9.2 Build and maintenance
This broad list of thoughts suggest the direction of discussion required as the design proposal moves closer to operational software.
Identifying where the data ‘lives’ and what is done with it is as important as the data itself.
Resilience of the information and the experience will need to take into account client side download and storage of data that allows the experience to operate whether there is a data signal from a cell tower or not. This download should occur regularly to lessen service to the user regardless of what even is underway. This download and caching should occur with the user’s knowledge and permission.
Unless any secured budget is significant, the first version of this experience should be produced as a responsive web application in order to reach as many people as possible.
A brief, separate proposal will need to be created that looks at the fragmentation of the market should iOS and Android applications be deemed necessary at some point in the future.
Design note: the experiences illustrated in this document are shown on iPhones. However this is not a recommendation for the creation of an iOS native application.
PDFs should not be used in a public experience online outside of long form reading as they are not semantically structured documents; they elicit some of the same experience limitations of printed media and enforce a static one way relationship. As long as they are formatted appropriately they may be used to fill some experience gaps within the MVP. But on a mobile phone they use excessive processor capacity and are hard for most users to manage.
The processo- intensive use and battery consumption issues highlighted in the application of a PDF within an experience apply also to data responsive mapping technologies.
With the potentially patchy availability of a cellular signal in a crisis area, alongside clientside caching, Prepare Wellington’s UI will need to degrade (offer a progressive or phased limitation of functionality so that the available information infrastructure is used economically).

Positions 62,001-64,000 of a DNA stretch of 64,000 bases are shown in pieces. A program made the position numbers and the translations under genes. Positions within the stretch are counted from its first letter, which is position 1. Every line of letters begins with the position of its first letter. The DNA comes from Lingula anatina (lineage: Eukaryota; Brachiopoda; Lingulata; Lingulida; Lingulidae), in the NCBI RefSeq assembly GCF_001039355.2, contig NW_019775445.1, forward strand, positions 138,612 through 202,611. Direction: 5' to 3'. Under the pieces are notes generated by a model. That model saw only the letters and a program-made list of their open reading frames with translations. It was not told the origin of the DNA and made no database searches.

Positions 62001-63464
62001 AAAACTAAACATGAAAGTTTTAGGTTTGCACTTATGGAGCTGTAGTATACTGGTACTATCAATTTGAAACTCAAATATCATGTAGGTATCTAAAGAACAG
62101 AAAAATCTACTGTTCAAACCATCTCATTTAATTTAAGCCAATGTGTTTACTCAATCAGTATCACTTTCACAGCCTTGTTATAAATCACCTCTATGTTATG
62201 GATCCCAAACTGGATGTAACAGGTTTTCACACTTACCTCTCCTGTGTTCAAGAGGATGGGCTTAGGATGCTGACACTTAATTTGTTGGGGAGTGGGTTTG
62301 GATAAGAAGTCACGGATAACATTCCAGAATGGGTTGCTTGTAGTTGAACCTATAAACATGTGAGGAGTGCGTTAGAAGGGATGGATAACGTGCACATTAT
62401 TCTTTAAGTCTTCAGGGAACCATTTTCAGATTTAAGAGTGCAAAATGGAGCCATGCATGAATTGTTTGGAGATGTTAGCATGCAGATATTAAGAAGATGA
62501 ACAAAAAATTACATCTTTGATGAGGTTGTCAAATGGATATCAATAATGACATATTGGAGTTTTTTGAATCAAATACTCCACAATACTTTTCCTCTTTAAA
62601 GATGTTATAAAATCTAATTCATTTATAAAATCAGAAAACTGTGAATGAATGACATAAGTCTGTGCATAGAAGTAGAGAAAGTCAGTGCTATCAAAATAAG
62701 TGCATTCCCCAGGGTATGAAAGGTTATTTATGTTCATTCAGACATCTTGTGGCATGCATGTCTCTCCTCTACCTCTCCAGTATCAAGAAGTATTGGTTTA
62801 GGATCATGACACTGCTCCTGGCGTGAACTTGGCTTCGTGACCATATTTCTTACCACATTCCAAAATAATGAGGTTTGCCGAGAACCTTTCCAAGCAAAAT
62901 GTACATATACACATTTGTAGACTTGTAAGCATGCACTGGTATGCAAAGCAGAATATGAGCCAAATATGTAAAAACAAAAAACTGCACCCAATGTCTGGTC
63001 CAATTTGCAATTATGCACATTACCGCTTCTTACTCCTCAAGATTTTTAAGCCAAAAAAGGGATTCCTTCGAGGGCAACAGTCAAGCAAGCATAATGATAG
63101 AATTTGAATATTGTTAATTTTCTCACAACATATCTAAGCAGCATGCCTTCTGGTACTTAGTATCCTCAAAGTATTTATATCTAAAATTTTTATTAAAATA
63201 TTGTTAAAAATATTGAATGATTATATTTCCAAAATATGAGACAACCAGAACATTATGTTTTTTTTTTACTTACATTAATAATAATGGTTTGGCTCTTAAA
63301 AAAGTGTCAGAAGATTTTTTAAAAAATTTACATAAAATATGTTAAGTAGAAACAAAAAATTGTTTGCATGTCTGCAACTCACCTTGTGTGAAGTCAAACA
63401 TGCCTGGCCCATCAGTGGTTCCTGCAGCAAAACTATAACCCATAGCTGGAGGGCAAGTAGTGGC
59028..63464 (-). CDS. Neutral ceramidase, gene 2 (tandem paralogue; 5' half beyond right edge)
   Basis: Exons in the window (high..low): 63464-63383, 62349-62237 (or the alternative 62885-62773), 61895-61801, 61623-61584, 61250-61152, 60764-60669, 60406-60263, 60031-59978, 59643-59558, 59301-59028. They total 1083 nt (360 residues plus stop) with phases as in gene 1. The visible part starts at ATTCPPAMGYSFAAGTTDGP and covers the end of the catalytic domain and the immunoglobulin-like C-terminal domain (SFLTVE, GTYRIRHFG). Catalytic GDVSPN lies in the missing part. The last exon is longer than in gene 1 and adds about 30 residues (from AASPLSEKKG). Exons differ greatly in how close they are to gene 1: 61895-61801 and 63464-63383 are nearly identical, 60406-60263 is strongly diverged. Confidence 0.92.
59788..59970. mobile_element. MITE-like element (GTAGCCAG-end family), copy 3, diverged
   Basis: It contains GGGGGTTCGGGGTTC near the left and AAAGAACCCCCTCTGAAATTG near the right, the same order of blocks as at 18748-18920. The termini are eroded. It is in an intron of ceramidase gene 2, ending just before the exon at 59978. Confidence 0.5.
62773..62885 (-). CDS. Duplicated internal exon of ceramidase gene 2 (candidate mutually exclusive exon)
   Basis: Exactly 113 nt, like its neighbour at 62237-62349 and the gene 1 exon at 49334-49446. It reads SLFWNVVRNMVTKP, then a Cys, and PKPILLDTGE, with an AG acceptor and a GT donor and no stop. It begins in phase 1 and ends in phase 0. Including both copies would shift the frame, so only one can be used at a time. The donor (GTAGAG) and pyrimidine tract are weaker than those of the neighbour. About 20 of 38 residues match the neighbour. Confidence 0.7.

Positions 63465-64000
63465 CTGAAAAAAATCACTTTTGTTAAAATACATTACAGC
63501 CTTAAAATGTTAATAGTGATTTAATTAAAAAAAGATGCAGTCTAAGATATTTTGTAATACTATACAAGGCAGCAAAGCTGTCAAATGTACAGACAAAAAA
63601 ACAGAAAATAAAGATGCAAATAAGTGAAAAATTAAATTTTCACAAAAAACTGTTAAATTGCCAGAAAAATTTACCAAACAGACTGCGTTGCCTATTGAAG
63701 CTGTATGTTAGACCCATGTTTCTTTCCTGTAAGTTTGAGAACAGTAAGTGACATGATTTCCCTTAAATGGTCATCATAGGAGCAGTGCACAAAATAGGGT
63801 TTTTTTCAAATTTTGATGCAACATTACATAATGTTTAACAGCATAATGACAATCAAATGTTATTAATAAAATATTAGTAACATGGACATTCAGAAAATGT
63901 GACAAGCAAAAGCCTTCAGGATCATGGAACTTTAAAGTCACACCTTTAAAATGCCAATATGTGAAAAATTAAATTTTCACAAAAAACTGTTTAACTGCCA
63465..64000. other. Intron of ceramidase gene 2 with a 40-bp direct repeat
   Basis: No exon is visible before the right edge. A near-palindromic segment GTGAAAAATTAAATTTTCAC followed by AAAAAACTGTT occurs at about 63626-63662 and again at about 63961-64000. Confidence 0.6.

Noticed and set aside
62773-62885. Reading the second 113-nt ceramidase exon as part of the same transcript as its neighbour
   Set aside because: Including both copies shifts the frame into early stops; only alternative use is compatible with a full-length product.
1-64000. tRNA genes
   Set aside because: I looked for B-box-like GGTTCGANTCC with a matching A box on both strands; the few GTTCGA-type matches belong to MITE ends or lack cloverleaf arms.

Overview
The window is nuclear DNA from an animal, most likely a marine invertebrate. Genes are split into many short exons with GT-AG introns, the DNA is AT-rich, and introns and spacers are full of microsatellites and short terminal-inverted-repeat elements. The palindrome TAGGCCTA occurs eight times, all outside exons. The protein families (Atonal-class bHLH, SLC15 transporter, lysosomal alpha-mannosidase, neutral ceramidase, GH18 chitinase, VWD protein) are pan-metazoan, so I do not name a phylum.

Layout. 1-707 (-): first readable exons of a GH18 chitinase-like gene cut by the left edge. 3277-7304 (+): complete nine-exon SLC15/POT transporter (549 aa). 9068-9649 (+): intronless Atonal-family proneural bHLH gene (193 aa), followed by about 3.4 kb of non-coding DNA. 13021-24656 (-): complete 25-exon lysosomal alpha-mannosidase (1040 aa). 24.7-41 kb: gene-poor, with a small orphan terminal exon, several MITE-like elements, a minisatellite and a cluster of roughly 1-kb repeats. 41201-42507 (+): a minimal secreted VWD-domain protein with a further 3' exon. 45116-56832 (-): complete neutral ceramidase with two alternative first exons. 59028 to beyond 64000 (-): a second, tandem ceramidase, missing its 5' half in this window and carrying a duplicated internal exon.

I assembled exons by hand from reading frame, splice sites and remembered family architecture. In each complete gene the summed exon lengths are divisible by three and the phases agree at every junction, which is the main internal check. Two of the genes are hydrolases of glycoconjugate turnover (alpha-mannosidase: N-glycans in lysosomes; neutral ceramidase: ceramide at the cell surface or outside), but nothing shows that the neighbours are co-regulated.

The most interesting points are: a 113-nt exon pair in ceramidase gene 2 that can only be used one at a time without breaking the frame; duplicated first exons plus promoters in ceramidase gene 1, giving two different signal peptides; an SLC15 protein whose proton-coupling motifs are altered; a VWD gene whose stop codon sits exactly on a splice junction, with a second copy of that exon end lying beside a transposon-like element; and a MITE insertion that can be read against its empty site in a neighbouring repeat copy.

9.3 Build locally
Leaving ‘Buy NZ’ discussions aside for the moment, why do we recommend building something essentially from scratch? Why not use Ushahidi, Google’s crisis map, or New Zealand’s own Thundermaps?
Prepare Wellington should be comprised of personally relevant, socially and culturally specific information. The data that it collects and protects should be guaranteed within New Zealand law and potentially the primary data stored within NZ’s boundaries.
The product should be open to local software development volunteers to help provide a sense of wider public ownership.
Ushahidi is constantly changing its public/private relationships with the open source community and their business model locks account usage to a flat fee: only a few people can contribute to it. Despite that and in a ‘normal’ use context that the platform was designed for, it would be permissible to sign the contract, but the trans-situational use-case that WREMO has stated is not compatible with the way Ushahidi deployments are usually made.
As a ‘startup’ with European Commission funding, it is not hard to conceive that Thundermaps may find itself in a similar situation. That this mapping service is also built on proprietary code also means that the local V&TC community cannot support WREMOs goals and the locked platform cannot respond to how WREMO anticipates the growth of their own product serving the local community.
In the creation of the experience, a partnership between the public, private entities and the stakeholder should be created to ensure community ownership and a condition of transparency that helps encourage widespread adoption. Again, this should include dialogue with V&TCs.
Wellington’s own Koordinates open GIS database should be explored as we consider the development of, and data sources for this product.